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ACN Interview: ISIS invasion of Iraq, five years on

06.08.2019 in ACN, Iraq, Middle East, Peace, Persecution of Christians

The final struggle:

What remains of Christianity in Iraq five years after the ISIS invasion?

On August 6, 2014, IS (Islamic State) units razed and conquered the Christian settlements of the Nineveh Plain, north of Mosul. Some 120,000 Christians had to flee overnight. Many of them found refuge around the Kurdish city of Erbil. For the following three years, the Chaldean Catholic Archbishop of Erbil, Msgr. Bashar Matti Warda, was one of the pillars in the maintenance and support of the community. In October 2016, Iraqi forces and their allies were able to recover the territories and tens of thousands of displaced Christians returned to the ruins of their home cities. Others decided to stay in Erbil or emigrate out of the country. Aid to the Church in Need (ACN) together with the local churches provides significant support to the reconstruction effort.

 

Five years after the invasion of the Nineveh Plains, ACN interviews Msgr. Bashar Matti Warda – an eye-witness of all these events – about the consequences for Christians in Iraq, as well as for the entire Middle East and Western countries.

The interview was conducted by Maria Lozano, ACN International
Adapted by Amanda Bridget Griffin, ACN Canada
Published on the web, August 6, 2019

 


It has been five years of Calvary. Looking back what lesson have you learned?
When a people have nothing left to lose, in some sense it is very liberating, and from this position of clarity and new-found courage I can speak on behalf of my people and tell you the truth. But I would like to remark that we are a people who have endured persecution in patience and faith for 1,400 years confronting an existential struggle, our final struggle in Iraq. The most immediate cause is the ISIS attack that led to the displacement of more than 125,000 Christians from historical homelands and rendered us, in a single night, without shelter and refuge, without work or properties, without churches and monasteries, without the ability to participate in any of the normal things of life that give dignity; family visits, celebration of weddings and births, sharing of sorrows. Our tormentors confiscated our present while seeking to wipe out our history and destroy our future. This was an exceptional situation, but not an isolated one. It was part of the recurring cycle of violence in the Middle East over 1,400 years.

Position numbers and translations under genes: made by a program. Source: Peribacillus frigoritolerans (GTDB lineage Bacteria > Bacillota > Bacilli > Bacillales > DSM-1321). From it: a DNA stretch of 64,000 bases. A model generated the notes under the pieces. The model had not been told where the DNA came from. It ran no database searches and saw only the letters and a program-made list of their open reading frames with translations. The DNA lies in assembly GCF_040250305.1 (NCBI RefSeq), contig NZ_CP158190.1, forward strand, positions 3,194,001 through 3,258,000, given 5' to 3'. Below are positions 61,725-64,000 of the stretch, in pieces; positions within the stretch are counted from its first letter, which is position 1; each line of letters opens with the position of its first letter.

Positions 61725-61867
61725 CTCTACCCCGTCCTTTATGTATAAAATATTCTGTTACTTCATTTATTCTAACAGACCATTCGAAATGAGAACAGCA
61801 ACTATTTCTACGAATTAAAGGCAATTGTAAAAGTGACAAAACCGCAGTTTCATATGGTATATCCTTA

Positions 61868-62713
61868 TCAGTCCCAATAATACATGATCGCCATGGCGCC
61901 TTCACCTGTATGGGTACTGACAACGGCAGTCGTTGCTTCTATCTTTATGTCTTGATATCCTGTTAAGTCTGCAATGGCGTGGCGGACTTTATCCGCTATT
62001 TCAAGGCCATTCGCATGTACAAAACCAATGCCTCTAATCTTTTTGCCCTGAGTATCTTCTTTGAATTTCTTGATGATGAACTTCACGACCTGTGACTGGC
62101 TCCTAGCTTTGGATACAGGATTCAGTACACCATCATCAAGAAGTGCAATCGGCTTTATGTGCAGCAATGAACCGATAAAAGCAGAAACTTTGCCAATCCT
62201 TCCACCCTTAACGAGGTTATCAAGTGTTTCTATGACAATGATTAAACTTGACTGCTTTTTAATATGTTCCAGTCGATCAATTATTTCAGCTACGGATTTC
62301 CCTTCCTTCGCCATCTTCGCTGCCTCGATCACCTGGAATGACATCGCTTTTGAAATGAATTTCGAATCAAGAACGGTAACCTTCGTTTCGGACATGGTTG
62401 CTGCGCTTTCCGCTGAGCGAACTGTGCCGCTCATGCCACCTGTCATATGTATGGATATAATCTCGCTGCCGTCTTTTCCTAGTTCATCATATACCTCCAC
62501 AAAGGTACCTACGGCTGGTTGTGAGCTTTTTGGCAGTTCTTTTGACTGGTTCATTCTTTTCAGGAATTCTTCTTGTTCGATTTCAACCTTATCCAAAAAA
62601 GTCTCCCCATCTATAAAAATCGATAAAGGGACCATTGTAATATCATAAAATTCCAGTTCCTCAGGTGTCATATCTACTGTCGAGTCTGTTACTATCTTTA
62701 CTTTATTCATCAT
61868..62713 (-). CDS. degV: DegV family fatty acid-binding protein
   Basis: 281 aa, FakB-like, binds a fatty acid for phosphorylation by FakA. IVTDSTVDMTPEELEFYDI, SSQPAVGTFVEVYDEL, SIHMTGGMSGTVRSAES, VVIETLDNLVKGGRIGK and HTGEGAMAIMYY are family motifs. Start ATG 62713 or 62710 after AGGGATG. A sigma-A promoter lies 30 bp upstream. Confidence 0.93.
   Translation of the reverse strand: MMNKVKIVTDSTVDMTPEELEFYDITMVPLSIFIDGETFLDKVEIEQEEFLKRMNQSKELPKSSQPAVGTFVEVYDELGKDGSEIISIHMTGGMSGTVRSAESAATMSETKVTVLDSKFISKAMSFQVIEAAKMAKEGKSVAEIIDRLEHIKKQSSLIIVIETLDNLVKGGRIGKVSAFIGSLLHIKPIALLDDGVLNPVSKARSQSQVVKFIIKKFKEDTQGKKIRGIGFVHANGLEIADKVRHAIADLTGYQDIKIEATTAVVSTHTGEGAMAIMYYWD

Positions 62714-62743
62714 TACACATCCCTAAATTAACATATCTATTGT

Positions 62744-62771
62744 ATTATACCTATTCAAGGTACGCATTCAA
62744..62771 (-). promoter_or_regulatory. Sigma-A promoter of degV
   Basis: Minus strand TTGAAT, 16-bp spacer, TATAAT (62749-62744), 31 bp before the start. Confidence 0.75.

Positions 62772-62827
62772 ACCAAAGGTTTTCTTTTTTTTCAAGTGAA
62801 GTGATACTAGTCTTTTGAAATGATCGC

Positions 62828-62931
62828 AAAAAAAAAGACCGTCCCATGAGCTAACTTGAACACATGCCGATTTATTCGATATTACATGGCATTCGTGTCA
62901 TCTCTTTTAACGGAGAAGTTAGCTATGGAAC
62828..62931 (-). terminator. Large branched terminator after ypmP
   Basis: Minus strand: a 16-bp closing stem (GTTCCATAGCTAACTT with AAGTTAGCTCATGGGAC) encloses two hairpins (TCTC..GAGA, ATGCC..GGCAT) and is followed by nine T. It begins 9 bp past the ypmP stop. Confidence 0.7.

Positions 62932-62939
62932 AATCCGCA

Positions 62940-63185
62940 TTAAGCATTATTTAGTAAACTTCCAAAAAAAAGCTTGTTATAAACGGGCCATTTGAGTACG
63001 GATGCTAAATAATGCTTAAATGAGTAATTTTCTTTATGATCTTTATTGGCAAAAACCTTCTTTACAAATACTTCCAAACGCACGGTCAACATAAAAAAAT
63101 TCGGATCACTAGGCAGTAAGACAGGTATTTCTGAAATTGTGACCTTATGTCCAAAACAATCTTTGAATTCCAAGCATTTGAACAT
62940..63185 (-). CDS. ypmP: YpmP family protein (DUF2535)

So in fact, the ISIS invasion was just the “tip of the iceberg”?

With each successive cycle the number of Christians falls away and today we are at the point of extinction. Argue as you will, but extinction is coming, and then what will anyone say? That we were made extinct by natural disaster, or gentle migration? That the ISIS attacks were unexpected, and we were taken by surprise?  –That is what the media will say. Or will the truth emerge after our disappearance: that we were persistently and steadily eliminated over the course of 1,400 years by a belief system which allowed for regular and recurring cycles of violence against us – like the Ottoman genocide of 1916-1922.

But during these 1,400 years of Christian oppression, were there periods of Muslim tolerance as an alternative to violence and persecution?